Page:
Roche ventures into Indian market with its muscular atrophy prescription drug

SWITZERLAND – Pharmaceutical giant, Roche have launched a prescription medicine Evrysdi in India, which is used for treatment of spinal muscular atrophy (SMA) in adults, children aged 2 months and older.

Evrysdi was first approved by the United States Food and Drug Administration (US FDA) in August 2020 and is now available in India within 11 months of the US approval.

Since its launch, over 4,000 SMA patients across over 50 countries have benefited from the drug, this is according to Roche.

Roche has also had its data related to Evrysdi study published in the New England Journal of Medicine (NEJM) under the FIREFISH Part 2 global study.

The study was evaluating the efficacy and safety of Evrysdi (risdiplam) in babies aged 1-7 months old with symptomatic Type 1 spinal muscular atrophy (SMA).

Results posted showed that the study met its primary endpoint with 29% of infants (12/41) sitting without support for at least five seconds by month 12, a milestone not seen in the natural course of the disease.

Spinal muscular atrophy (SMA) is a genetic disease affecting the central nervous system, peripheral nervous system, and voluntary muscle movement.

Most of the nerve cells that control muscles are located in the spinal cord, which accounts for the word spinal in the name of the disease.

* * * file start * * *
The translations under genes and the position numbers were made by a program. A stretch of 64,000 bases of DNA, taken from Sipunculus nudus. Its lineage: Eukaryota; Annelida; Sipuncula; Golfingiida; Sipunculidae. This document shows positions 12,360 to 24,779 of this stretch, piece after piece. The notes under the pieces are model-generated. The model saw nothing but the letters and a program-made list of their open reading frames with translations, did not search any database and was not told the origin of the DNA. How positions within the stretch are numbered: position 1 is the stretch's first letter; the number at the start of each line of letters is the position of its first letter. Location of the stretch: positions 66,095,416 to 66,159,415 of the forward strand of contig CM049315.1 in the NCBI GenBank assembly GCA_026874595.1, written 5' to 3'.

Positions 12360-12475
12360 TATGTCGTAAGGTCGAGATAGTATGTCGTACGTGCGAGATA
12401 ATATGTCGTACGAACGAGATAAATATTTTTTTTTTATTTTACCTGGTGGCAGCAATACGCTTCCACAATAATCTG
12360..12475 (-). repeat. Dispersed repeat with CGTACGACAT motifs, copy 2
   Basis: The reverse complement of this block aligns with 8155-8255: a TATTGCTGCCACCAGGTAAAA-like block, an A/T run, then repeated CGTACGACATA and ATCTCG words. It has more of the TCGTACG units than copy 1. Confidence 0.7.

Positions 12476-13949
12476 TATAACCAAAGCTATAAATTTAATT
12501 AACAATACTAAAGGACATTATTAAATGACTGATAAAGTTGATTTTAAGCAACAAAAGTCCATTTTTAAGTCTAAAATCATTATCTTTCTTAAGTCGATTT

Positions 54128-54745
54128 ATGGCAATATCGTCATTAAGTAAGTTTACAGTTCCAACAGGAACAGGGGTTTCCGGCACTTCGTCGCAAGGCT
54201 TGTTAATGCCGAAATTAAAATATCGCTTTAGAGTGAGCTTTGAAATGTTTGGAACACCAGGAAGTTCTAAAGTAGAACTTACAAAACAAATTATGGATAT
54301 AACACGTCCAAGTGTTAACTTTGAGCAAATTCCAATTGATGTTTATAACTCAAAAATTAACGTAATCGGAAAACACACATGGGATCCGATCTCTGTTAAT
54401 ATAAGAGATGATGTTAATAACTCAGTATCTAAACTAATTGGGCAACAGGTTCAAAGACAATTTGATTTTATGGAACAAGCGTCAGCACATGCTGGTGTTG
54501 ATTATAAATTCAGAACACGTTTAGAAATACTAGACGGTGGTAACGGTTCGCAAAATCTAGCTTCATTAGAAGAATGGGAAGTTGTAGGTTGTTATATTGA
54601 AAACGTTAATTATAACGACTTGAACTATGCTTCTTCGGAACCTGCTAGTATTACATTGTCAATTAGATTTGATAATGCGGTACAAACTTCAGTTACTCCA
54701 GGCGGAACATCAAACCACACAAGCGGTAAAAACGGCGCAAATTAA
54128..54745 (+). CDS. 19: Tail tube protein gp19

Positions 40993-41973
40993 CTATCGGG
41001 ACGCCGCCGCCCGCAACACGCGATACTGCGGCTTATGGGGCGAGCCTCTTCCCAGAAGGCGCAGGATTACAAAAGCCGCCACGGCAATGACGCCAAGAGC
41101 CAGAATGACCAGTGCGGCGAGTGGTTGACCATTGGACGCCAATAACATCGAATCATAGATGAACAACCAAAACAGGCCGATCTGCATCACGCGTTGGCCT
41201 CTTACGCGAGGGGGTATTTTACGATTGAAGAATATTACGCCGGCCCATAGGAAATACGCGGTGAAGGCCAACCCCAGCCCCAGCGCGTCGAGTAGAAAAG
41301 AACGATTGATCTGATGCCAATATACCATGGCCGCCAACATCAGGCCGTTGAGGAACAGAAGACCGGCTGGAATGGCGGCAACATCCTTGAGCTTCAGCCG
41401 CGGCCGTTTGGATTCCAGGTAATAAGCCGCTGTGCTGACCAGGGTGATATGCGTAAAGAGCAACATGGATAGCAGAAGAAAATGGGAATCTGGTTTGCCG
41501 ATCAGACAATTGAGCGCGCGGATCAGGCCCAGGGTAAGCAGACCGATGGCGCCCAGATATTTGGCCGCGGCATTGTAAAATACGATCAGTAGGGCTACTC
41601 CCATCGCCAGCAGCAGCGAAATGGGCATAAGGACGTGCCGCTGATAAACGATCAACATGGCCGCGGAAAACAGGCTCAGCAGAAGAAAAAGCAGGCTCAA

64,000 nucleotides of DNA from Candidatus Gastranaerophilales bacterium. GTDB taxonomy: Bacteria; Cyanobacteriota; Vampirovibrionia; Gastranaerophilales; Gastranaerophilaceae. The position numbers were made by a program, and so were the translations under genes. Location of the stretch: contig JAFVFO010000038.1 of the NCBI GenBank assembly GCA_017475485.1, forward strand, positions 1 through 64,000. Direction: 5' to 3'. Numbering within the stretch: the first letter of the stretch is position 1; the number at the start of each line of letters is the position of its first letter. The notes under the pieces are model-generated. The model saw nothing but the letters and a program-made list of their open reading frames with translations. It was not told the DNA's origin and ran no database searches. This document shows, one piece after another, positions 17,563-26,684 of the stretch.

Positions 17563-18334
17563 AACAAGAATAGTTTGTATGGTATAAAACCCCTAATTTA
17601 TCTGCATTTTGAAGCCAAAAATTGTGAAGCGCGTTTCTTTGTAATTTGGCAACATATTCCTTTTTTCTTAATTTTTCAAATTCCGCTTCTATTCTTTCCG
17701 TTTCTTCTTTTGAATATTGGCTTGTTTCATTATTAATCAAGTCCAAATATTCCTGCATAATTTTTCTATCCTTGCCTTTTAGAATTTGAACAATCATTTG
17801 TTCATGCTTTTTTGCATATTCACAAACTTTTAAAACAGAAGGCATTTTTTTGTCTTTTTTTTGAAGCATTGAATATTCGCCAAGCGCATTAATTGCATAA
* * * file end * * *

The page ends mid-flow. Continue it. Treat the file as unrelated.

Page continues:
SMA is muscular because its primary effect is on muscles, which don’t receive signals from these nerve cells. Atrophy is the medical term for getting smaller, which is what generally happens to muscles when they’re not stimulated by nerve cells.

In the most common form of SMA (chromosome 5 SMA, or SMN-related SMA), there is wide variability in age of onset, symptoms, and rate of progression.

Chromosome 5 SMA is caused by a deficiency of a motor neuron protein called SMN, for “survival of motor neuron.” This protein, as its name implies, seems to be necessary for normal motor neuron function.

SMN plays a pivotal role in gene expression in motor neurons. Its deficiency is caused by genetic flaws (mutations) on chromosome 5 in a gene called SMN1.

The most common mutation in the SMN1 gene within patients diagnosed with SMA is a deletion of a whole segment, called exon 7.

Neighboring SMN2 genes can in part compensate for nonfunctional SMN1 genes as there is 99% identity between these two genes.

The primary symptom of chromosome 5-related (SMN-related) SMA is weakness of the voluntary muscles.

Muscles most affected are those closest to the center of the body, such as those of the shoulders, hips, thighs, and upper back.

The lower limbs seem to be affected more than the upper limbs, and deep tendon reflexes are decreased.

Special complications occur if the muscles used for breathing and swallowing are affected, resulting in abnormalities in these functions. If the muscles of the back weaken, spinal curvatures can develop.

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